Antonio Franchi joins the selected UT company of IEEE Fellows

UT member Antonio Franchi, full professor in Aerial Robotics Control in the Robotics and Mechatronics (RAM) department of the EEMCS faculty, has been elevated to the grade of IEEE Fellow (class of 2023). This prestigious honour has been awarded by the IEEE - one of the largest association of technical professionals in the world - and acknowledges Prof. Franchi "contribution to modelling, design, and control for aerial and distributed robotic systems". The elevation takes effect from 1 January 2023 and will be officially awarded at the IEEE International Conference on Robotics & Automation in May 2023, in London, UK.

Contribution to aerial robotic systems

Professor Franchi made his most significant contribution to the robotics field with his ground-breaking and extensive work, both at the theoretical and experimental level, on the so-called ’generic’ multi-rotors. Before the work of professor Franchi and his team, standard aerial robotic systems were limited to the collinear/coplanar structure, such as quadrotors, using symmetrically inclined blades. Dissatisfied by the shortcomings of these platforms, Prof. Franchi’s team pioneered the introduction of many novel designs, such as the fully-actuated, omnidirectional (in every direction), morphing, and the cable-interconnected ones. Prof. Franchi’s work opened up a completely new research and application horizon in robotics, and enabled the use of aerial vehicles as fully-fledged robotics platforms, which are able to physically interact and manipulate the surrounding environment with an unprecedented level of accuracy and reliability. Nowadays, these platforms have become mainstream in the research and industrial community.

Contribution to distributed robotic systems

Multi-robot systems, also called swarms or distributed systems, can achieve tasks that are impossible for a single robot, such as simultaneous exploration, coverage and monitoring of large areas. Besides that, multi-robot systems are resilient to single point failure. Professor Franchi and his collaborators were among the first to introduce the bilateral teleoperation of multiple distributed mobile robots, which means that a single person can control a group of remotely located mobile robots and receive a force feedback that is informative of the status of the swarm. This work provided the engineering community with modeling and design tools to control systems in a way that ensures stability, despite the presence of communication limitations, such as low bandwidth, delays and packet losses. By introducing this and other novel methods, professor Franchi, together with his collaborators, let swarms achieve collective behaviours, such as information control, patrolling and exploration. These algorithms are now widely used in all applications in which robots are employed in the real world.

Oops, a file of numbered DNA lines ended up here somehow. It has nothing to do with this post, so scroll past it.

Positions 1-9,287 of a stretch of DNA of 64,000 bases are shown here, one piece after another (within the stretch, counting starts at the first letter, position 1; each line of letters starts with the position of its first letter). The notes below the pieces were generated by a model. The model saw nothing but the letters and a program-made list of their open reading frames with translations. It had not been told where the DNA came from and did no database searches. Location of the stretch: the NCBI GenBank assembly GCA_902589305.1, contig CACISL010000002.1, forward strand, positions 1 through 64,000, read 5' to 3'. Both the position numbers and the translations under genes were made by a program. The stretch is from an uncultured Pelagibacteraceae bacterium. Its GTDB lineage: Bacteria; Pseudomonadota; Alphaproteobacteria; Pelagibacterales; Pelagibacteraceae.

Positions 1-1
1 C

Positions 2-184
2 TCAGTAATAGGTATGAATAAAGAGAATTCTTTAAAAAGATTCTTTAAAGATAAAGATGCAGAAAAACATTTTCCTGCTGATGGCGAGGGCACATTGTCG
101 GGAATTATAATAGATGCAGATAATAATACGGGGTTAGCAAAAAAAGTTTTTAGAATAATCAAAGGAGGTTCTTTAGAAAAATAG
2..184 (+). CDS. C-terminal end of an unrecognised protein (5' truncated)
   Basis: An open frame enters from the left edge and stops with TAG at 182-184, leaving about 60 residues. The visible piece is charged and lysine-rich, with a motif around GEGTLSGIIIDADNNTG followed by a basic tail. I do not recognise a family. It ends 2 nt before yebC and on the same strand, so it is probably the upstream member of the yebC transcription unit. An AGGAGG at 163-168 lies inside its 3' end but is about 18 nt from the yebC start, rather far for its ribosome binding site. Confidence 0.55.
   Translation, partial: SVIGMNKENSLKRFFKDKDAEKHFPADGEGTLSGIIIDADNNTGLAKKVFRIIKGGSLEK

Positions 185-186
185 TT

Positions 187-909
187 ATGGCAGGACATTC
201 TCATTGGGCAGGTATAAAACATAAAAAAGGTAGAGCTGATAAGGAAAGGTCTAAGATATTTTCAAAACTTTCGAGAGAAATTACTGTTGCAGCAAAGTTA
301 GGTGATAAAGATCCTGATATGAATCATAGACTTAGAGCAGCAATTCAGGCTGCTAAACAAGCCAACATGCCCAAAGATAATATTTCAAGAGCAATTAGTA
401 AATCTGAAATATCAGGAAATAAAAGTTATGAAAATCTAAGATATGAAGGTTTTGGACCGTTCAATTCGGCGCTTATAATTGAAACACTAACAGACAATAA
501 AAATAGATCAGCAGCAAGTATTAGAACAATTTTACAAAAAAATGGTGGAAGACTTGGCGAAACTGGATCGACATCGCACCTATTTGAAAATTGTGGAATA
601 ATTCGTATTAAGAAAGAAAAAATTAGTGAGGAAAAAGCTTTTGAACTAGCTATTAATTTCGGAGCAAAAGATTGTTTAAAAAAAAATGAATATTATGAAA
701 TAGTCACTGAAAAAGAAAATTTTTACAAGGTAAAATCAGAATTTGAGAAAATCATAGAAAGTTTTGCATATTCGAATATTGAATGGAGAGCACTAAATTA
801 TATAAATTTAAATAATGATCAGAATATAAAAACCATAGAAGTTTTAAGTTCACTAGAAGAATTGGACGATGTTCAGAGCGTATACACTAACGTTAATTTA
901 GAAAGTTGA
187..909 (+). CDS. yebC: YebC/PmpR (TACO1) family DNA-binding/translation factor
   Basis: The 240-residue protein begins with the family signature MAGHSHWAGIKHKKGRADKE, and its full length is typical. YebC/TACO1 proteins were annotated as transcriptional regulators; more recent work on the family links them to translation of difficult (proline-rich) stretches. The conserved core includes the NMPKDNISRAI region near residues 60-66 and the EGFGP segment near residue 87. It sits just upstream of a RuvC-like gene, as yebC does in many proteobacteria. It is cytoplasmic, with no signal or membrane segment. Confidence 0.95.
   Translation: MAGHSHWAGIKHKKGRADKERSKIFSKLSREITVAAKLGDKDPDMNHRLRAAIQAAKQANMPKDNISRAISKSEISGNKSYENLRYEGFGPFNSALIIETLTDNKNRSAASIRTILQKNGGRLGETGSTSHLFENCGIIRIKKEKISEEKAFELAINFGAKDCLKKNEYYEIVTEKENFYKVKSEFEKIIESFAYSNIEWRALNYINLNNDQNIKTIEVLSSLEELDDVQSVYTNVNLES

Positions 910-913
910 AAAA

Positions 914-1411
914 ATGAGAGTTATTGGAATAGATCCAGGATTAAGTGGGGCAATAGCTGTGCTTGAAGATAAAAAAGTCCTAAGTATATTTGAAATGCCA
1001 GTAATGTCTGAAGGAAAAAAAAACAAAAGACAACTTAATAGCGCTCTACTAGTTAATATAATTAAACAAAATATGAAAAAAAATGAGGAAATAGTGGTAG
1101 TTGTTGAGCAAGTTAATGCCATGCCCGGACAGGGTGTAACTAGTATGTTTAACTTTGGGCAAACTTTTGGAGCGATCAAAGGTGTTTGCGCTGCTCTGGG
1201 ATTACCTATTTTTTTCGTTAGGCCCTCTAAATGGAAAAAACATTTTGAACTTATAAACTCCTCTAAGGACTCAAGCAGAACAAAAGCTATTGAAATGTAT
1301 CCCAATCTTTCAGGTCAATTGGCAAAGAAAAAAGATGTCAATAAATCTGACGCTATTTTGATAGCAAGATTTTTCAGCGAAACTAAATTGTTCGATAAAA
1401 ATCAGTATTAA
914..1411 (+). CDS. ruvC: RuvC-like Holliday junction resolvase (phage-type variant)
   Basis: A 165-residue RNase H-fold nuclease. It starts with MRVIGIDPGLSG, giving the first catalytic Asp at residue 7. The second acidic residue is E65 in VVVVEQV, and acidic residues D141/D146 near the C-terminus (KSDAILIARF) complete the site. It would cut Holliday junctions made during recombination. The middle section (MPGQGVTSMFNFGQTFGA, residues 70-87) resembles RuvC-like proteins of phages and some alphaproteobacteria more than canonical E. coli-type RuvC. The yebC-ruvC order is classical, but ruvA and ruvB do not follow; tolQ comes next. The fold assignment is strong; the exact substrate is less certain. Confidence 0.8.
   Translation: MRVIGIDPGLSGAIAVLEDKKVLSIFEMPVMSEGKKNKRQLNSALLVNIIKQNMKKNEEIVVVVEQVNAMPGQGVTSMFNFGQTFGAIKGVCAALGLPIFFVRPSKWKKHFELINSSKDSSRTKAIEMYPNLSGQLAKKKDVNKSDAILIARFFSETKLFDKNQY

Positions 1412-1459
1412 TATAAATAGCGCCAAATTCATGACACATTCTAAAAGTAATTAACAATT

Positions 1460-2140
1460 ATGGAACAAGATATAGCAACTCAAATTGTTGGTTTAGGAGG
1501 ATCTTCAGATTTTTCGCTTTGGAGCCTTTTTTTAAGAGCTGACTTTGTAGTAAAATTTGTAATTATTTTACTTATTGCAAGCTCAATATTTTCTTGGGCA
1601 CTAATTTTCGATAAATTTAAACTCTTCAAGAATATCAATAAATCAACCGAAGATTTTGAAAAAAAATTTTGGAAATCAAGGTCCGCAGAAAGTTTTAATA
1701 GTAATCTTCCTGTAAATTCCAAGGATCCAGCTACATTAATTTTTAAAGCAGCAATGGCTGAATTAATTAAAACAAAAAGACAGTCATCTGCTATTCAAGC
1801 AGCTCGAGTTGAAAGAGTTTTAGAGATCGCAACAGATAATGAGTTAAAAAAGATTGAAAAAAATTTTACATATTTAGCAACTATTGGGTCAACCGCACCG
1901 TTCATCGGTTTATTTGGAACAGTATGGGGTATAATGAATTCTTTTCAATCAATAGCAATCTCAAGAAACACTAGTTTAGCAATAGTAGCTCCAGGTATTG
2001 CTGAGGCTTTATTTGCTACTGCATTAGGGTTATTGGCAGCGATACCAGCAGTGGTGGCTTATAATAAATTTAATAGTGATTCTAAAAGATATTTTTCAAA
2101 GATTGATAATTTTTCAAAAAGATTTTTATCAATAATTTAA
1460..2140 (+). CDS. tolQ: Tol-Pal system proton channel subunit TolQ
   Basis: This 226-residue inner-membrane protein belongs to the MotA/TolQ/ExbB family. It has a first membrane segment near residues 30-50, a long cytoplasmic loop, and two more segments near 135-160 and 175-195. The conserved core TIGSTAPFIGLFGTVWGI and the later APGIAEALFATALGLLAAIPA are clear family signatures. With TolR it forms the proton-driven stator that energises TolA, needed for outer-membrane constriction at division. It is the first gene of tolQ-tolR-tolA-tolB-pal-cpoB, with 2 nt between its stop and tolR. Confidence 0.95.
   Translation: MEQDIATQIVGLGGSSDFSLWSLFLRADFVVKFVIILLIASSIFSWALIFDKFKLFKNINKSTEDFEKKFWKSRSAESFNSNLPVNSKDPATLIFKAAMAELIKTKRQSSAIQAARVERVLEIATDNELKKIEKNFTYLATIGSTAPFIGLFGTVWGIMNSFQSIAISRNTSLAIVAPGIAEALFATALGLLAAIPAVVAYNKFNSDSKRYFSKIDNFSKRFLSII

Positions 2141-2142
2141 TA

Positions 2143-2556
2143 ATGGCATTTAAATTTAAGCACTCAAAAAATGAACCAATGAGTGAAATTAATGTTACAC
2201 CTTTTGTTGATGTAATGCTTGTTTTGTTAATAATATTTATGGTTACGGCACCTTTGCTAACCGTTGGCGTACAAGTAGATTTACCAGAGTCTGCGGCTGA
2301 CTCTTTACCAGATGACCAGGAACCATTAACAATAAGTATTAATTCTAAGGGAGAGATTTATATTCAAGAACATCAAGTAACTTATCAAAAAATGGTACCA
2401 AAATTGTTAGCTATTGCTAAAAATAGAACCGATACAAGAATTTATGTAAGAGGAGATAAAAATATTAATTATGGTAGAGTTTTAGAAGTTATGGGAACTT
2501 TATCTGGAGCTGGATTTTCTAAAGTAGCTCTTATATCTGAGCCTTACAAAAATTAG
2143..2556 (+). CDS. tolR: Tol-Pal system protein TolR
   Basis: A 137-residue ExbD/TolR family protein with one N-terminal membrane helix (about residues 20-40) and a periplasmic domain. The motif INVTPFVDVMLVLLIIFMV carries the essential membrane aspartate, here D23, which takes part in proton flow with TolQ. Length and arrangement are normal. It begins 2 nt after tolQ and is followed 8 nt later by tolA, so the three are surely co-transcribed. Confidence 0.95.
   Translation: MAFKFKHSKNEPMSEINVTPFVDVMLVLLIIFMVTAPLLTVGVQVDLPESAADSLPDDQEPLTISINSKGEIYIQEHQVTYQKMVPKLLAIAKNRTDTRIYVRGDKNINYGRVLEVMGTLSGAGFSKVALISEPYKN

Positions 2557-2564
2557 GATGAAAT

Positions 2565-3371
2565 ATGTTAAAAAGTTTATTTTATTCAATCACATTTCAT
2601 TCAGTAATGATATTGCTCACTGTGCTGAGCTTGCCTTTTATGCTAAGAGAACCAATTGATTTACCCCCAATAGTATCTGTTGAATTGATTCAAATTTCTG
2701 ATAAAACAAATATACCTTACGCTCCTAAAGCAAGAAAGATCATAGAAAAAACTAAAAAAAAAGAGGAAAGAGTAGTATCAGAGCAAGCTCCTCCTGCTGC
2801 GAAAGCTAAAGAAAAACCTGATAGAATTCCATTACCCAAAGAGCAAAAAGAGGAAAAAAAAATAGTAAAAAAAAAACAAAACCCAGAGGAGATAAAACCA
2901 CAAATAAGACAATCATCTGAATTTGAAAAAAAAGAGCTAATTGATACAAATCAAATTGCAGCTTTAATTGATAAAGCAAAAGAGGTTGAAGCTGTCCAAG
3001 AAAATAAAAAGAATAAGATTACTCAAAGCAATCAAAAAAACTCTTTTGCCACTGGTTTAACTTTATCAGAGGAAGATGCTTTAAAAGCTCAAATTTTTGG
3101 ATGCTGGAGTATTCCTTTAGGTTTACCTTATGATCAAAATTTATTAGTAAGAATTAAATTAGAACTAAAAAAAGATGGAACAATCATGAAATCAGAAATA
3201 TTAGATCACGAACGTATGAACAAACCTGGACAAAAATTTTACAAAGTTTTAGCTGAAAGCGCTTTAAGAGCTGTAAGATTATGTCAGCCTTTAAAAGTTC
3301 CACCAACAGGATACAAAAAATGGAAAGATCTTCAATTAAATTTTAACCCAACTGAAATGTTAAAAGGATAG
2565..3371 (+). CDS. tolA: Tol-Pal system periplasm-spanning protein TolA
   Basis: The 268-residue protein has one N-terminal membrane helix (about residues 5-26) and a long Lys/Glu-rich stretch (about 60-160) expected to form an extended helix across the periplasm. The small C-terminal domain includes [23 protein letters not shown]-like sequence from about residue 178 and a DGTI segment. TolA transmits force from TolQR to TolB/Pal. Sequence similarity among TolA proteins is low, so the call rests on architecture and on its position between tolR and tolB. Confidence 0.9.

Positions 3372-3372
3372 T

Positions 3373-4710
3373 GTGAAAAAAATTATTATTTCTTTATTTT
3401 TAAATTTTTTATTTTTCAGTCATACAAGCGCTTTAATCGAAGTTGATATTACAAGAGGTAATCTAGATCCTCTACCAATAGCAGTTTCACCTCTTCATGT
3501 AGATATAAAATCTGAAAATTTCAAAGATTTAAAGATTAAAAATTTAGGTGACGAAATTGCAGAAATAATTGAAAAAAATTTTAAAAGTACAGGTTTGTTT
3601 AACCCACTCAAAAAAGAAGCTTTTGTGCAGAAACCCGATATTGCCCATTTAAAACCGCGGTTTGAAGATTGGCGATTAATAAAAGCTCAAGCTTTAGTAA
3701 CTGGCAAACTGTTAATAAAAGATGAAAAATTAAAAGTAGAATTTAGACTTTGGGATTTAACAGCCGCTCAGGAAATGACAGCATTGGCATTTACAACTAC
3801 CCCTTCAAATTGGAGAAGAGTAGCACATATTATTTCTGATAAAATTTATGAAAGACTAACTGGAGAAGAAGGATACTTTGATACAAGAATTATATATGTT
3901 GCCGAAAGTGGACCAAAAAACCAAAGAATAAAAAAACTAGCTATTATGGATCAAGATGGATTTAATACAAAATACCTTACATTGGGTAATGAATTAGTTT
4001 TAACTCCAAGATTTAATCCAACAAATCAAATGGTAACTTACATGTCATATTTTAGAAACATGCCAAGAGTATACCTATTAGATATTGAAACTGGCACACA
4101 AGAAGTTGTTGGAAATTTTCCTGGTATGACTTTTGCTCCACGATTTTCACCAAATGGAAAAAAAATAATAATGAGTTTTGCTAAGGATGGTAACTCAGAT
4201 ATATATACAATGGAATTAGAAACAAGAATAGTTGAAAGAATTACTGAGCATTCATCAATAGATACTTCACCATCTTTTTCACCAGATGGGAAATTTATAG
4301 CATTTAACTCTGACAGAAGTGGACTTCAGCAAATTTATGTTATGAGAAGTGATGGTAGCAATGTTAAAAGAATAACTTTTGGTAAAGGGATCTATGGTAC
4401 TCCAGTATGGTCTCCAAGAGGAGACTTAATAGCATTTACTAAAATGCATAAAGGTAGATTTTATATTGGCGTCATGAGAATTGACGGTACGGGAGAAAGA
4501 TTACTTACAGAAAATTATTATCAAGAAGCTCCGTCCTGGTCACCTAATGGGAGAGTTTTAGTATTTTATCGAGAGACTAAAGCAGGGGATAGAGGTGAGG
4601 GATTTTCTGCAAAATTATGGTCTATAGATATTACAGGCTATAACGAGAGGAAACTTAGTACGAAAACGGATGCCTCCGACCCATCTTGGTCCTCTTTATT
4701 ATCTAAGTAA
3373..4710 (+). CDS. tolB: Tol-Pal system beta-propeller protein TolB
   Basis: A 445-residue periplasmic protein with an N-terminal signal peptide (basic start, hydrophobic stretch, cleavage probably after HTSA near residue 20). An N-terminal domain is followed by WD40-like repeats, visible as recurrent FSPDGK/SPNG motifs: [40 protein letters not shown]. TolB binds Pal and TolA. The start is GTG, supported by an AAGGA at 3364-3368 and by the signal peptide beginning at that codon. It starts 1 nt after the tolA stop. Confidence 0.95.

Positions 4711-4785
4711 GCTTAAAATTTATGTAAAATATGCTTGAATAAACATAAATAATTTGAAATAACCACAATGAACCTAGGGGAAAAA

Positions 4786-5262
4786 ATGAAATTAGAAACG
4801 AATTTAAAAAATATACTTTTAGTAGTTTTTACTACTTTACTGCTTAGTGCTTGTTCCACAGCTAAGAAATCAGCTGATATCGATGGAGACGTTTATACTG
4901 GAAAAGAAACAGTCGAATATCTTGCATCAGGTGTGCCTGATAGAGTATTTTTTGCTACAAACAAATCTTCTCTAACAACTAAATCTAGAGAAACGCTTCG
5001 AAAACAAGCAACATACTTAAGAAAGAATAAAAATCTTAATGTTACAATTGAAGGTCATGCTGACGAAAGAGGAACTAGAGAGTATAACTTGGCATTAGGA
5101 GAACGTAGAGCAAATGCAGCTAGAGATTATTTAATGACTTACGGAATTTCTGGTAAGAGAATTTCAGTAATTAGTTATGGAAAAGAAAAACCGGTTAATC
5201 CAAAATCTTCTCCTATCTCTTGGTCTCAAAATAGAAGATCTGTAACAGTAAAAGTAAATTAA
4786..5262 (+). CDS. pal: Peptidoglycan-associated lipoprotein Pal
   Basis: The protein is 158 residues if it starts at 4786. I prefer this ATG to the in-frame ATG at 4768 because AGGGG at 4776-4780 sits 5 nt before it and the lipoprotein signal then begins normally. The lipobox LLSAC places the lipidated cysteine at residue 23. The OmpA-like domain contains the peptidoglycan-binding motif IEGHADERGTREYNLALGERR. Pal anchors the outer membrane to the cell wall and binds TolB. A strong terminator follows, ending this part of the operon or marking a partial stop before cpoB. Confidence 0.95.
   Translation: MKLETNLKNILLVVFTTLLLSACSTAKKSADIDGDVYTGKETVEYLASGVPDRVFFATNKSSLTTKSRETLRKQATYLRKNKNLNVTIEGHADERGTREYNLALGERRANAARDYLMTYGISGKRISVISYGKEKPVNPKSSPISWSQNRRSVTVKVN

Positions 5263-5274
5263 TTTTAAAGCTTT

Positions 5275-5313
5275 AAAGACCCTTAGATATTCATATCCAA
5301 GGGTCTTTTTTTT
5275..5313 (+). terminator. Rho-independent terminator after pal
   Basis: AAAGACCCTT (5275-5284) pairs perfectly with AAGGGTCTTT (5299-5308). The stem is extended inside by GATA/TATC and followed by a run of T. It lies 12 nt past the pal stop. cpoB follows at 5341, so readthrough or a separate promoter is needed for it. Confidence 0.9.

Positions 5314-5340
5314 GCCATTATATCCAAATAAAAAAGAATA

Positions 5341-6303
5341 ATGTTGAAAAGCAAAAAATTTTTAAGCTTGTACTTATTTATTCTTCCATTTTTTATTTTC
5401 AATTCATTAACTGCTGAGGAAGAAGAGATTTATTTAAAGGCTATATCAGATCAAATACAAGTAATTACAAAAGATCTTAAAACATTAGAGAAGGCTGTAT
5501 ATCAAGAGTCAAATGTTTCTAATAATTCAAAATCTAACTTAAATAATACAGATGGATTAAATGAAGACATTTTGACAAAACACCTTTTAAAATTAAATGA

The IEEE Fellowship

Each year, based on a rigorous and collective nomination and evaluation process, the IEEE Board of Directors selects a group of members for elevation to IEEE fellow. The total number of prospective IEEE fellows selected in any year cannot exceed the 0.1% of the total voting membership. The IEEE Fellow is the highest grade of membership of the IEEE and is recognised by the technical and scientific community as a prestigious honour and an important career achievement. To exemplify, only four researchers located in the Netherlands have been elevated IEEE Fellows in 2023.